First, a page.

It’s been quite a week. Since the publication of my Al Jazeera America piece on the cult of compliance, I’ve done a bunch of press, written a few new essays, prepped for the start of classes (tomorrow!), and pitched some long-term projects. More news on that when there’s news.
I was so swarmed with topics that I never even blogged about my latest from the Chronicle of Higher Education – “Don’t Speak Out, the message of the Salaita Affair.” For those not following, Steven Salaita is a professor who tweeted many angry things about Israel this summer, right when he was moving to Illinois. The Chancellor invoked a rarely (or never) used clause in his contract to void the hire. A huge amount of legal and rhetorical wrangling has followed, and I do think this case reveals conflicting visions for the future of the university. Or, perhaps, the Chancellor is lying, and it’s just about Israel. I wrote:
I come to this topic not as a partisan in the specifics of Salaita’s situation but as an advocate for faculty engagement with the public. Over the last year, I have written periodic columns for The Chronicle about the ways that academics can and should write for general audiences. Recently, I even suggested that “sustained public engagement” of any sort should count for hiring, tenure, and promotion.
When I write about this topic, I often get told that the real problem is that academics are snobs. We like living in an ivory tower, goes the argument, and we look with disdain on getting our hands dirty in the public sphere. There’s plenty of snobbery to go around, it’s true, but the Salaita affair shows a different, and I think more powerful, force that keeps many academics from commenting on important contemporary issues: fear.
For more on this topic, I recommend Corey Robin’s blog, where he’s been active in collecting arguments and organizing action. I will likely have more to say on the topic as we go forward, as it relates to corporatization and public engagement, two of my “beats.”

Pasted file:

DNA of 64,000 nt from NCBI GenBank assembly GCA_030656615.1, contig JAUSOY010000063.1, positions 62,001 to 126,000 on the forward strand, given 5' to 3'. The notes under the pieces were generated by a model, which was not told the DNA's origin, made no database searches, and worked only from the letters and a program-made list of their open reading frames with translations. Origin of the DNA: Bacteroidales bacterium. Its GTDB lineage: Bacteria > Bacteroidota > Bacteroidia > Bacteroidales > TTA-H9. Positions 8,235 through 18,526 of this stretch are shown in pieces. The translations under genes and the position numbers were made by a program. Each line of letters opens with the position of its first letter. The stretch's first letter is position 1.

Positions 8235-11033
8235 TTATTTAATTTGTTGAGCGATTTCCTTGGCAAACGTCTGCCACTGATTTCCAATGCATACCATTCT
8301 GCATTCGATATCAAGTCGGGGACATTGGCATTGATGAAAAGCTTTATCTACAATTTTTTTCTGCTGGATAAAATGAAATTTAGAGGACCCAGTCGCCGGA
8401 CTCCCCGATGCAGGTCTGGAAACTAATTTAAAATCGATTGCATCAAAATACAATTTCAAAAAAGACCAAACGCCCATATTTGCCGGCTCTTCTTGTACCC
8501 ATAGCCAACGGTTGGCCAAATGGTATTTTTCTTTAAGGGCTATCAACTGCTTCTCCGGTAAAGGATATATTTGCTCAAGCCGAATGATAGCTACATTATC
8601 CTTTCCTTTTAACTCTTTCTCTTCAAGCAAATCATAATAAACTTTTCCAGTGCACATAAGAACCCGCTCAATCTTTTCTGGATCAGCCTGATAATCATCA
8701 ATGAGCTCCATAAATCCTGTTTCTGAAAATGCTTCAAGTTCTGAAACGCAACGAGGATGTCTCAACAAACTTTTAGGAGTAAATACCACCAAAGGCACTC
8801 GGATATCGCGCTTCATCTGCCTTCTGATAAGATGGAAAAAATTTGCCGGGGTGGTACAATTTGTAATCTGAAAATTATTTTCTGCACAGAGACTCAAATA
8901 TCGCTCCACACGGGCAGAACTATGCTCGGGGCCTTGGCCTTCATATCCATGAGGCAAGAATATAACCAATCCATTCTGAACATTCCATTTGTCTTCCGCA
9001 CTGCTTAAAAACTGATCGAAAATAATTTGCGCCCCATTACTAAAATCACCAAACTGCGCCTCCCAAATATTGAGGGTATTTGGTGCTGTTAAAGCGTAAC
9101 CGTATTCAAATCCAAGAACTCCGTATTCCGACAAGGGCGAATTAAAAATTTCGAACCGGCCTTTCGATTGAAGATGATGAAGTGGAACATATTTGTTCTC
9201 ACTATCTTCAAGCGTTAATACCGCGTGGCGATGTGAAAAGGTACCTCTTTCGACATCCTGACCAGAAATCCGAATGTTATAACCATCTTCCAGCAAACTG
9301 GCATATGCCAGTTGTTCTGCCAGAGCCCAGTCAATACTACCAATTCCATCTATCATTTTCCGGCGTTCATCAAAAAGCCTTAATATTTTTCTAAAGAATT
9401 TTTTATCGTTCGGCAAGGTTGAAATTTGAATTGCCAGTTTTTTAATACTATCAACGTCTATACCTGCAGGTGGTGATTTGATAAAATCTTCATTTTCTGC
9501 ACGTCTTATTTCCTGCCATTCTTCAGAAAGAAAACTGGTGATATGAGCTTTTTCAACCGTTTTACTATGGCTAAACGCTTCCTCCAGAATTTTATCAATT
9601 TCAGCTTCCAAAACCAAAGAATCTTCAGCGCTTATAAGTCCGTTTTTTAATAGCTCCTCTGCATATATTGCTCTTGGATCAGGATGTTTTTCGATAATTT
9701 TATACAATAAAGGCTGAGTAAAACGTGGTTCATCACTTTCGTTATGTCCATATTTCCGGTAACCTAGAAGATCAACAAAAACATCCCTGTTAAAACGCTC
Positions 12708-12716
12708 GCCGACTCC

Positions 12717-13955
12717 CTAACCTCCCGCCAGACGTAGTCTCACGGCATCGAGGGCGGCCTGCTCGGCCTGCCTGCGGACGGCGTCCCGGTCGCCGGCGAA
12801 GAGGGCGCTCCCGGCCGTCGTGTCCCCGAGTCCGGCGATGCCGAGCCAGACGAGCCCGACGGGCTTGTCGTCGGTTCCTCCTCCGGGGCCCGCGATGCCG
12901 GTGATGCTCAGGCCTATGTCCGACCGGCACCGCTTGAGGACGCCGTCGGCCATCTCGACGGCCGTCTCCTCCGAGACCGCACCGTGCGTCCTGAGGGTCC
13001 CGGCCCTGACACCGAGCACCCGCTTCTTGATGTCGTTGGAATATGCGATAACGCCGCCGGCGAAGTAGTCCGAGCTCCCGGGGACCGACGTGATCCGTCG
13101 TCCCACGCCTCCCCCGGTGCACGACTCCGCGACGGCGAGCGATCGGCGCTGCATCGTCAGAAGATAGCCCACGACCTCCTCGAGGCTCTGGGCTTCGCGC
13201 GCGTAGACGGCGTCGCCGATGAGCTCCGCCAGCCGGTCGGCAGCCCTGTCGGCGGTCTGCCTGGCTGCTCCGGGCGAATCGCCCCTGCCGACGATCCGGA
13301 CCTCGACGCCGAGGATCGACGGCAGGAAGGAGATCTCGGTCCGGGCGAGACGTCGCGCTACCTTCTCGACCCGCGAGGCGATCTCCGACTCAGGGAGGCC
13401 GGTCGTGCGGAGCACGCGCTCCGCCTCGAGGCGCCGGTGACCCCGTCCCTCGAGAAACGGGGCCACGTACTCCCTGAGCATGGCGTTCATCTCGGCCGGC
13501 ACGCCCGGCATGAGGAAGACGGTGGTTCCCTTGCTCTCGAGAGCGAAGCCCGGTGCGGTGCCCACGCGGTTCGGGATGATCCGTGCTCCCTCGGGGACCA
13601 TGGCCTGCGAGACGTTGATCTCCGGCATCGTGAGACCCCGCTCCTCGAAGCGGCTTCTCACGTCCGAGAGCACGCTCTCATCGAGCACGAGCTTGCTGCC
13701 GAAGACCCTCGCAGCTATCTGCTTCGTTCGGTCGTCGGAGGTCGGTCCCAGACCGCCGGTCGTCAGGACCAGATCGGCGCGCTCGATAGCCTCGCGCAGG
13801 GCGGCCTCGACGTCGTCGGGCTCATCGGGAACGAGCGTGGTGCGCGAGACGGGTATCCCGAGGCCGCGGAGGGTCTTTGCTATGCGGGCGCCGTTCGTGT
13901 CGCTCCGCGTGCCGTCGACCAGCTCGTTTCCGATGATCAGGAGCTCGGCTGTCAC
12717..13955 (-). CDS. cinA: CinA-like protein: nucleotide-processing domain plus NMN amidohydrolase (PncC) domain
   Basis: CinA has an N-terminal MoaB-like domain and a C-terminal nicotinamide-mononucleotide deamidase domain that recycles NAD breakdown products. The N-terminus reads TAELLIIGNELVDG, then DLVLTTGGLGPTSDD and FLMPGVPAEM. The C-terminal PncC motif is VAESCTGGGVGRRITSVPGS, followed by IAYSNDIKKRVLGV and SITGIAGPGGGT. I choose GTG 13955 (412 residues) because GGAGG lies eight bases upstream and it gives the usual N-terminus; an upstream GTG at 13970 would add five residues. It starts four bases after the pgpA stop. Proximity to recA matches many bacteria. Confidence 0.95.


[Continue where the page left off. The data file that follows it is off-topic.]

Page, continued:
Now here’s the blog:
- I wrote 2500 words or so on This American Life and their practices of using (or not) trigger warnings. As near as I can tell, they warn for racism or the existence of sex, and sometimes violence. Never disability issues.
- I had a couple of pieces on the #cultofcompliance (hey look, a hashtag. You could use it on twitter!) – Two reactions to my writing from New York writers, a comparison of the police in Chicago during the NATO riots and those in Ferguson, and then a blog on Kajieme Powell. I wrote – it’s possible that police needed to kill Powell, but I have some questions. As I’ve learned more in the days that followed, it’s more and more clear that the police put themselves in a position in which killing Powell was the only option. I will have a CNN piece on this tomorrow (probably).
- I mentioned that Dawkins is trolling families like mine, by linking to a piece on him by Amanda Marcotte.
- I talk about Nico escaping from the house, or seeming to, and my babysitter calling the police. As I write about police violence, these are the stakes for me and my family on a personal level. We need the police to be better on disability issues.
- Finally, I wrote a post on “The pencil test” for disability, in which I talk about Takei, Bieber, and Tampa Police throwing a quadriplegic out of his wheelchair to see how disabled he really was.